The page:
Giant teepees in the Americas
(Architectural rendering above) While the earthen pyramids and temples of the Itsate-Creeks, like those in the Mississippi Basin, strongly resembled their counterparts in Mesoamerica, Apalache-Creek architecture in the southern Appalachians and Piedmont strongly resembled the pre-Inca architecture of the Andes Mountains and Amazon Basin of South America. Apalachen is the plural of Apalache in their language and is the source of the Appalachian Mountains name.
Mark Veale commented about the teepee shaped houses of some Native Americans in Macon County, North Carolina. The teepee was an ancient and widespread form of architecture in much of the Americas, Lappland, Finland and northwestern Russia. For the first 100 years of its occupation the giant town on the Ocmulgee, its houses were predominantly giant teepees. The Itza Maya style post-ditch houses only arrived around 990 AD. The so-called Ocmulgee earth lodge was really a giant teepee. Remember, the Lakota were late arrivals the Great Plains from Minnesota. They brought the teepee with them. POOF will show you some examples of teepee houses and temples around the Americas and in northern Scandinavia.
The Kingdom of Apalache was the progenitor of the Creek Confederacy. The Florida did not call themselves Apalachee until the Spanish told them that Apalache was their tribal name. They called actually called themselves the Tula-Hiwalsi. Apalache is the Anglicization of a Panoan (Peruvian) word which means “From Ocean – descendants of.”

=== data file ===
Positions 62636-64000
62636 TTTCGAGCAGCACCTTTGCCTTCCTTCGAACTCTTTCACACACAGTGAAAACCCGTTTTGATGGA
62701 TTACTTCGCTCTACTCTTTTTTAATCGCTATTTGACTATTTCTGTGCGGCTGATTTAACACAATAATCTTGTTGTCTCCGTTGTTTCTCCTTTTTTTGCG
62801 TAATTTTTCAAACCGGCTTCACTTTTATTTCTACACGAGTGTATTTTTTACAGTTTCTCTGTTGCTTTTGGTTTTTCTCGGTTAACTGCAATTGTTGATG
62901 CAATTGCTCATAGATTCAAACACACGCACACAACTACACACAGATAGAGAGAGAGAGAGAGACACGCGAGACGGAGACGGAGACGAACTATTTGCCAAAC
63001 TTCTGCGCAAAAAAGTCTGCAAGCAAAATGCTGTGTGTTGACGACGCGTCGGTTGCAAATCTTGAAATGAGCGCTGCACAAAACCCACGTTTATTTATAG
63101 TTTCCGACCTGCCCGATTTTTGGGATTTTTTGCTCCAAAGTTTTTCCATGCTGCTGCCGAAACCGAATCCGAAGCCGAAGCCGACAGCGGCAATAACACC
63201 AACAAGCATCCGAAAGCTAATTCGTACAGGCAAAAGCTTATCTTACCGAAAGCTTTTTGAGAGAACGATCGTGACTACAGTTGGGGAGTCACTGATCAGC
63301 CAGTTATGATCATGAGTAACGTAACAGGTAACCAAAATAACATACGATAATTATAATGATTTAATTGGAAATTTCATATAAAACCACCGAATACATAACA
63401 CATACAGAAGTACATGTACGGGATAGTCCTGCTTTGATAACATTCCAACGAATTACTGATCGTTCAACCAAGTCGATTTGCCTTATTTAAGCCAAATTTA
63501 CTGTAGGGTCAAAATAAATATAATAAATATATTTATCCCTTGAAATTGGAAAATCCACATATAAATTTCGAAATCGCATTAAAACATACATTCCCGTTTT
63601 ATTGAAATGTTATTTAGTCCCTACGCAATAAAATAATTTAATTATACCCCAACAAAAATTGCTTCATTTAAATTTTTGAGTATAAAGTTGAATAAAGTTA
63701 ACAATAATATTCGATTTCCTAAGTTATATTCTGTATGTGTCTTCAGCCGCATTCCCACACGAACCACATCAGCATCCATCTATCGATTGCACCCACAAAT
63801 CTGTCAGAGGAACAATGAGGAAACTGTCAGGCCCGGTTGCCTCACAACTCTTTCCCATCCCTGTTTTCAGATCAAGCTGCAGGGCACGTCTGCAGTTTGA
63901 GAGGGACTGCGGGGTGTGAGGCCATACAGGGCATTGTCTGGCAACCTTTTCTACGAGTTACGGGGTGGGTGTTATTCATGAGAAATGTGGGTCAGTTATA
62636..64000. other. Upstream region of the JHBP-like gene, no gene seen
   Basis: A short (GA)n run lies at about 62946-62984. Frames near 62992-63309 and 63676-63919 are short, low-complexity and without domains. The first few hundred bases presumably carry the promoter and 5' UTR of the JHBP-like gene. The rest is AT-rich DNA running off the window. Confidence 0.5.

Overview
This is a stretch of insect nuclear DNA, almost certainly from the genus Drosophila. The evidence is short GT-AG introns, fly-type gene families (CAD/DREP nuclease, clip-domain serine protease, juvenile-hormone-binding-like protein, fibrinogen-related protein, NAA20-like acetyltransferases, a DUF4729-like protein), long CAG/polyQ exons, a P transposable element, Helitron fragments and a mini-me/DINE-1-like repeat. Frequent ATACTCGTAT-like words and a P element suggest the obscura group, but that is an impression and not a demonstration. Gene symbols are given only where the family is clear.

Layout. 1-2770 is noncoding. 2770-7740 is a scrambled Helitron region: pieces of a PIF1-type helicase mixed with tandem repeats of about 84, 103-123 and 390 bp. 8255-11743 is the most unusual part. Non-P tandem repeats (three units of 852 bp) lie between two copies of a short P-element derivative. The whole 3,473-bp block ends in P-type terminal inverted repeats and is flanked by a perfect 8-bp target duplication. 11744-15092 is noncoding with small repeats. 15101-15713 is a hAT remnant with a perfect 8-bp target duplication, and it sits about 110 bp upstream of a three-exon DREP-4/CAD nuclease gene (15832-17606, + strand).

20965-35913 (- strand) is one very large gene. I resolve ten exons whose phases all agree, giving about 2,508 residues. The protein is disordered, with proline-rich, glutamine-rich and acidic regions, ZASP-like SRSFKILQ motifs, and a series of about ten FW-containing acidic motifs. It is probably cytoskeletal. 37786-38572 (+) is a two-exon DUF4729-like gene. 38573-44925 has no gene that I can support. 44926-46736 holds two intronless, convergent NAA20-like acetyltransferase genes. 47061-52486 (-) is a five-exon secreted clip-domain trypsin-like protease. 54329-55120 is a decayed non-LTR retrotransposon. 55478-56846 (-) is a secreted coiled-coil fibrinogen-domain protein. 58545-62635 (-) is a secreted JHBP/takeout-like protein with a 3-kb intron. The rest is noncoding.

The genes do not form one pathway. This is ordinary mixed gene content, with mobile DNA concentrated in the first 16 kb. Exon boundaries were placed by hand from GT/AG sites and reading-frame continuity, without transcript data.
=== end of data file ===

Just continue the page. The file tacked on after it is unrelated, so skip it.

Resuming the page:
The mother province of the Apalache covered the Upper Piedmont and southern Appalachian Mountains from east central Alabama across most of North Georgia to northwestern South Carolina. Seventeenth century French ethnologist stated that the elite of the Apalache lived in conical houses with stone foundations on the sides and tops of mountains and large hills. The commoners lived in river valleys in standard Creek towns and houses, which the public is much more familiar with.
The greatest concentration of stone house foundations are found in a swath of landscape from Metro Atlanta north to Track Rock Gap, GA then eastward to the South Carolina counties directly adjacent to the Savannah and Tugaloo Rivers. They are generally ignored by Gringo archaeologists, because such structures do not fit into their simplistic explanation of the Southeast’s past.
The God of the Winds and Trade, Kukulkan (Quetzalcoatl) was particularly popular among middle class Mesoamerican merchants, traveling traders and artisans. Non-Mexican archeologists almost never excavate folk temples to this deity because they were wood . . . actually they were identical to the “Ocmulgee Earth Lodge.” Nevertheless, when erecting a giant temple to Quetzalcoatl in their capital of Tenochtitlan, the Mexica (Aztec) architects evoked the tradition of cylindrical temples with conical thatched roofs. Note that the stone and plaster details almost exactly match the roof of the Ocmulgee Earth Lodge.
William Bartram stated that this monster chokopa (teepee structure) could hold over 500 people. It is probably the largest teepee ever built in the Americas. After the American Revolution the region, east of the Ocmulgee quickly filled with settlers. The ancient capital was briefly listed on maps as Tama Old Town then disappeared from the maps. Chokopa is an Itza Maya word, meaning “warm place.” Chokopas had thick clay walls, which doubled as both buttresses and insulation.
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